Colorado is among the states with the highest prevalence of Multiple Sclerosis, some 9,500 residents are afflicted by this disease of the central nervous system. Some of those people were riding a bike last year before they met the devastating diagnosis that jolted them and their families.
I don't just see the impact of this one weekend a year on a two-day bike ride sponsored by the Colorado chapter of the National MS Society, which was founded in 1959. Working as a pharmacist at the University of Colorado Hospital, I recently rounded on neurology with Michael Faithe, our neurology pharmacy specialist and another MS cyclist with several years of participation, and Dr. Augusto Miravalle.
It didn't take long to recognize Miravalle's specialty, his passion, was treating patients with multiple sclerosis. We saw very few of the other neurology hallmarks - meningitis, seizure disorders, and intractable headaches.
What I saw in 6 of the first 9 patients we tended to was MS. They were in varying degrees of severity, but no matter, it was absolutely frustrating. There were mommies whose mothering was disrupted, students whose schooling was disrupted; a common thread to me was how everything was instantly turned upside-down - or has been upside-down for some time now.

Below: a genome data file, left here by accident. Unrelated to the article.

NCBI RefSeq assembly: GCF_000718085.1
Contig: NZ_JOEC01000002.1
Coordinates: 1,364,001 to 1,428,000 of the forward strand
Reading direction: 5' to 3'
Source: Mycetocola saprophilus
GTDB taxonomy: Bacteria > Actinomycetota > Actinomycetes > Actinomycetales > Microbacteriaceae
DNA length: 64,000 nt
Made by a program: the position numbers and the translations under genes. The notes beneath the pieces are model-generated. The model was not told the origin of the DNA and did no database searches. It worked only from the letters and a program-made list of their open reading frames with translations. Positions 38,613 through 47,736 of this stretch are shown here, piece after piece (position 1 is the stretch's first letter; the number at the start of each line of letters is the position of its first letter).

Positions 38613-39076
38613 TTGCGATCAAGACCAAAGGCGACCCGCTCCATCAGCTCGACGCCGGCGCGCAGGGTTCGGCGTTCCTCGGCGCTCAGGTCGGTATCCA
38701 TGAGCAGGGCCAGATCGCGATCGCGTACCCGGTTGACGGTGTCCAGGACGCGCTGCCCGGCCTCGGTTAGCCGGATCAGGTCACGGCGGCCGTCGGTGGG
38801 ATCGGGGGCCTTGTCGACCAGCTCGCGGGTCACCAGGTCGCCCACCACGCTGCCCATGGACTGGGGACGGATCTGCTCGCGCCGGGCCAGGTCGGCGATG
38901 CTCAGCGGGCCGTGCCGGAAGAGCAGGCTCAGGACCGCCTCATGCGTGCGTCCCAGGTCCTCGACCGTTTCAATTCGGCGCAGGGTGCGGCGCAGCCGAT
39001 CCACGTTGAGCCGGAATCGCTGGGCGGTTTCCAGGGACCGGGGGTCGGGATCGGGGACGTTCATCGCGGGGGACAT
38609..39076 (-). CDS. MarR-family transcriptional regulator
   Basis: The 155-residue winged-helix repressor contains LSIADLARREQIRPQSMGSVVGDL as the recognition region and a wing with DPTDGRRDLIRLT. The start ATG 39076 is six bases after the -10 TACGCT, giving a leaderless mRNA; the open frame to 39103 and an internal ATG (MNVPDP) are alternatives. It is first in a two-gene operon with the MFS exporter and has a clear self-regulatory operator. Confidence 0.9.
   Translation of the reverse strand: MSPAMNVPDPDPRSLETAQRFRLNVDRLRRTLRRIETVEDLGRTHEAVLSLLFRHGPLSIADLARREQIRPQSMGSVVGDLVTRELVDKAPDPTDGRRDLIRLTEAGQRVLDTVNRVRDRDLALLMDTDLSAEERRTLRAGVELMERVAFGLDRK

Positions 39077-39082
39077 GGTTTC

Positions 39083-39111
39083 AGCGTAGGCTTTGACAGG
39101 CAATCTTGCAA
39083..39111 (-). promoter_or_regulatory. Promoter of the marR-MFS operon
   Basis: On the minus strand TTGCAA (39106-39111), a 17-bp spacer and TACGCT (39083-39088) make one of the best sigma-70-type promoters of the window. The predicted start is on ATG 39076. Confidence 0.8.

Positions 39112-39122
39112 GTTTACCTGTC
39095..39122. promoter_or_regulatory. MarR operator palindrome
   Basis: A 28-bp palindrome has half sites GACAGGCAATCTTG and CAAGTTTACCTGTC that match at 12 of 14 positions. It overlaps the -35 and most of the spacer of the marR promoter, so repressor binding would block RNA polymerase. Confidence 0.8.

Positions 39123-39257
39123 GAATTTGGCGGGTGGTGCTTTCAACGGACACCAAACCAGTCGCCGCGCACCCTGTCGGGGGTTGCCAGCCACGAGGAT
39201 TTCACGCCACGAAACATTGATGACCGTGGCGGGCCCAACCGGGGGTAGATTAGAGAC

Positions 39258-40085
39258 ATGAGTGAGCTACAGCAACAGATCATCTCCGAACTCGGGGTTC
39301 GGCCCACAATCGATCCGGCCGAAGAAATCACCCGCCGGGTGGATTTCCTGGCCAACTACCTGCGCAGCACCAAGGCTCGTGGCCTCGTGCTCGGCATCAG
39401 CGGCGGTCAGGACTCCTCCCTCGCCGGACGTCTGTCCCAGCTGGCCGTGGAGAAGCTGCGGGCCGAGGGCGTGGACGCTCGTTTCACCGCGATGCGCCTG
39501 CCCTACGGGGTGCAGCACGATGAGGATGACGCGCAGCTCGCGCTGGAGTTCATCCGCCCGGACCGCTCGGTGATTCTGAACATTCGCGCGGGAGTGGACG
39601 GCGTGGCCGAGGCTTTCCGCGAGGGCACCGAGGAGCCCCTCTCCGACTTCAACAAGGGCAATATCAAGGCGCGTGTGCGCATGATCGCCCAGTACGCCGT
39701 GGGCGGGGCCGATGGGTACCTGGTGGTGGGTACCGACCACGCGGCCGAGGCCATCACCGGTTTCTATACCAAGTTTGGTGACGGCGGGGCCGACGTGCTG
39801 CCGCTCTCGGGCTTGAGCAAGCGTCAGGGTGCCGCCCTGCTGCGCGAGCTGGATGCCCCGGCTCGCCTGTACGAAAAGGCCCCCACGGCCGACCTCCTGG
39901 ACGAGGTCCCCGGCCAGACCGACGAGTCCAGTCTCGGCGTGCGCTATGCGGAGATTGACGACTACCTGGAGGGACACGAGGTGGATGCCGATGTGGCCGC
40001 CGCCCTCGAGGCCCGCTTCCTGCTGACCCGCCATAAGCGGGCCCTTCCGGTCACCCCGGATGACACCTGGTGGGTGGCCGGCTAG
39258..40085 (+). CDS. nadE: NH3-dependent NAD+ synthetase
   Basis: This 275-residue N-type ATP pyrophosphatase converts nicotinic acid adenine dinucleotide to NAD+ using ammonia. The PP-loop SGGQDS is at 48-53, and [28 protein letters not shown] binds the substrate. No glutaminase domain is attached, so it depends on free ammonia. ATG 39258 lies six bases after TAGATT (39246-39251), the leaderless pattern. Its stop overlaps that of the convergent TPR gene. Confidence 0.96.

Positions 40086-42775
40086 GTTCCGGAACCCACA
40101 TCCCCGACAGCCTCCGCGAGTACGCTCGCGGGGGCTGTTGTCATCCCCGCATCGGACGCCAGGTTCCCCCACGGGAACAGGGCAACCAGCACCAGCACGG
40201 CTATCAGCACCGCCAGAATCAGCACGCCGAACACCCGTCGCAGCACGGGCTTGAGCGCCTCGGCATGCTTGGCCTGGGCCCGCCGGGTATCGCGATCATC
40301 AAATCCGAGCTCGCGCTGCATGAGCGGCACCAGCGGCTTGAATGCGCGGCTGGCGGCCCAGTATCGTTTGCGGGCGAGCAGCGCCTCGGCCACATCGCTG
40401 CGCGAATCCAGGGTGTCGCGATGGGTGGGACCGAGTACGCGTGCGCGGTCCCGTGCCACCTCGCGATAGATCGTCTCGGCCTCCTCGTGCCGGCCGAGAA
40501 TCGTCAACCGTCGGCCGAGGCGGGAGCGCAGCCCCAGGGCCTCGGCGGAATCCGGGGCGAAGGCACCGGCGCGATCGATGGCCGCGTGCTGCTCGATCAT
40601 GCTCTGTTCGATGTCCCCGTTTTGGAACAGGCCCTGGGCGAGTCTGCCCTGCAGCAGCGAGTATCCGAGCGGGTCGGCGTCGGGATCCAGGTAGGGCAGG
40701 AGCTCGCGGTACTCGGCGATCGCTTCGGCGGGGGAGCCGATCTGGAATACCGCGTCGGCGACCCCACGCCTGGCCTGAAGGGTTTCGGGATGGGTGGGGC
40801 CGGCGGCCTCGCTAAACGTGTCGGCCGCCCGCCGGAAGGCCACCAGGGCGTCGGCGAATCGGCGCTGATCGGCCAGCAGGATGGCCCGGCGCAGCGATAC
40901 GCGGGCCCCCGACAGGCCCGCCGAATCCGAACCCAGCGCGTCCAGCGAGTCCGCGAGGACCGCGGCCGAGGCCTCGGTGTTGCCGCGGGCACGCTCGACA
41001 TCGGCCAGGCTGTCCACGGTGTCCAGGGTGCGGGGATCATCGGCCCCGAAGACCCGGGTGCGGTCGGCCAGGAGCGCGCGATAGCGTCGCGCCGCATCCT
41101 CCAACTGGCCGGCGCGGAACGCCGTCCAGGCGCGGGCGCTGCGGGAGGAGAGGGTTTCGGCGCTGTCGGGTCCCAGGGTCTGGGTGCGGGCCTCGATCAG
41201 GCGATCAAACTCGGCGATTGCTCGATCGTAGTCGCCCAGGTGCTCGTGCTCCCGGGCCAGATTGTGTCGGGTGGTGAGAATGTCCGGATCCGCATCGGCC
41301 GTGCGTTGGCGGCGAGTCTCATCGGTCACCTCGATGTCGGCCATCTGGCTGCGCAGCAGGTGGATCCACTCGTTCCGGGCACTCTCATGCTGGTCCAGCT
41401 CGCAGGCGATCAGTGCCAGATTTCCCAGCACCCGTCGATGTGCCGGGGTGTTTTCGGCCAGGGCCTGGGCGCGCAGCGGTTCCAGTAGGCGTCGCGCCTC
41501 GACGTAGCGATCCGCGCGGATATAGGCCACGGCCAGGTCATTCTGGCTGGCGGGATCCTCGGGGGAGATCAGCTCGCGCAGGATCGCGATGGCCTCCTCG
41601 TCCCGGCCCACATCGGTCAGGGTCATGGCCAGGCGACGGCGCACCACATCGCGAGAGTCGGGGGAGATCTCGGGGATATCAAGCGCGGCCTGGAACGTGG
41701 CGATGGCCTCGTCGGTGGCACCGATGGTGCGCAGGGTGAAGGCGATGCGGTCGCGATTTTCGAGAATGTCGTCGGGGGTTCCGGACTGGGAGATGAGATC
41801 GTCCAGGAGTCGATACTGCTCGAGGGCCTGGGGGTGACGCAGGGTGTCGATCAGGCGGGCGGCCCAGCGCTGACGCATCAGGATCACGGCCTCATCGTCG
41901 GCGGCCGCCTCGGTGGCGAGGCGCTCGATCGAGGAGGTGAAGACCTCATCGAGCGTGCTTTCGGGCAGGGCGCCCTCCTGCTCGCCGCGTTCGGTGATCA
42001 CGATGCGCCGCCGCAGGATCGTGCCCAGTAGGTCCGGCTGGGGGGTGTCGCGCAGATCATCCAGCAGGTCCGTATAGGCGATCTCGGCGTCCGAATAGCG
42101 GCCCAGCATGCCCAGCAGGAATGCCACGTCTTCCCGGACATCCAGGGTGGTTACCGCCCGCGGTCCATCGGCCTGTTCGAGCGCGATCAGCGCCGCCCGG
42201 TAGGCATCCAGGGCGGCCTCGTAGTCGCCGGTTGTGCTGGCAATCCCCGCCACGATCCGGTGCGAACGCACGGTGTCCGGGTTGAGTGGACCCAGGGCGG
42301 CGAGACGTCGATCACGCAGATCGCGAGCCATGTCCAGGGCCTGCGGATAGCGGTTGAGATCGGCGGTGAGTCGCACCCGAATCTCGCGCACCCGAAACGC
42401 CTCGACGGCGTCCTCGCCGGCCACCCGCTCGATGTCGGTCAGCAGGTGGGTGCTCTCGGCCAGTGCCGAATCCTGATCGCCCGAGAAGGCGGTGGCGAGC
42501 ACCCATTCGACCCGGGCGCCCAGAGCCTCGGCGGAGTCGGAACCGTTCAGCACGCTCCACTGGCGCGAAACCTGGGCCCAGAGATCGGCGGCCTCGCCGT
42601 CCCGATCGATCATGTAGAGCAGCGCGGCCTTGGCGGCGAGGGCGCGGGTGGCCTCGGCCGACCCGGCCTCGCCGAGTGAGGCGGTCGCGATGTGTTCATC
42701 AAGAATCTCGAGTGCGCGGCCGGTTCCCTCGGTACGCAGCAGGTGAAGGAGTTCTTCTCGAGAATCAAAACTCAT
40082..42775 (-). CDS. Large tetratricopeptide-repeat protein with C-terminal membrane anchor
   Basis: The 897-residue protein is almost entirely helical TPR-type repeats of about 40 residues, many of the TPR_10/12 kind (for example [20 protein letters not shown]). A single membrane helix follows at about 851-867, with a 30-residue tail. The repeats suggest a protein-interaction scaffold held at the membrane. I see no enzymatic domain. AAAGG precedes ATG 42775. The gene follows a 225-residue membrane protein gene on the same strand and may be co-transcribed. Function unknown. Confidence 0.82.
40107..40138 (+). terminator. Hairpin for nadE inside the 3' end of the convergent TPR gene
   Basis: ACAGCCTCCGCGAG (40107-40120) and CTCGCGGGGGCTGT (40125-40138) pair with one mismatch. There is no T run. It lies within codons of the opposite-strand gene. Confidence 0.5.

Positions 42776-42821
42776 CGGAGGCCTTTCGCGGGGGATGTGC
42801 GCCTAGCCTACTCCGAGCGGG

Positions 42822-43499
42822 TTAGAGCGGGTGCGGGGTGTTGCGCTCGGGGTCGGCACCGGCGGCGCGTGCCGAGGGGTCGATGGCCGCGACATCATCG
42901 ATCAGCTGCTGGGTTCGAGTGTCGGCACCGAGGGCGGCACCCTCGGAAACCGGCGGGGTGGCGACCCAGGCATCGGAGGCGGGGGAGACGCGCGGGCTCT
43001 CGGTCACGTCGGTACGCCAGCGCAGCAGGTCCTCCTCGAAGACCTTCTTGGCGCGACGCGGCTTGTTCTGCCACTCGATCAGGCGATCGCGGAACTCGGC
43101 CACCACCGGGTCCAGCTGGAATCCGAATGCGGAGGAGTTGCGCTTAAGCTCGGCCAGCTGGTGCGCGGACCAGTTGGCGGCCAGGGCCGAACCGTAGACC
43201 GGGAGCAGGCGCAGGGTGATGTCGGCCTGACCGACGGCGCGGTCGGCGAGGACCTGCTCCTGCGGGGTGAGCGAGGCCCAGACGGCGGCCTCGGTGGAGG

The younger ones, the students, often had the company of distraught parents and siblings in their rooms. A best case scenario might have been a sudden setback, maybe something related to medications that Drs. Michael and Augusto could tweak, could adjust, and maybe they were looking at "only" a two or three-day trip to the hospital. As we discussed the day's cases, unfortunately most were just not that lucky.
And so this is why 3,500 bicyclists never question why they are taking a weekend to ride from Westminster to Fort Collins and then back the next day.
It's the same for all cyclists doing MS bike events across the nation. They'll also raise a minimum of $400.00 per rider for the privilege of participating in the event, many riders raising thousands of dollars.
Michael and I ride on Team Hyatt Stayfit, which raised over $100,000 for the 2009 Colorado MS Cycling Event. Overall, the 2009 event raised over $1 million towards fighting, eradicating MS.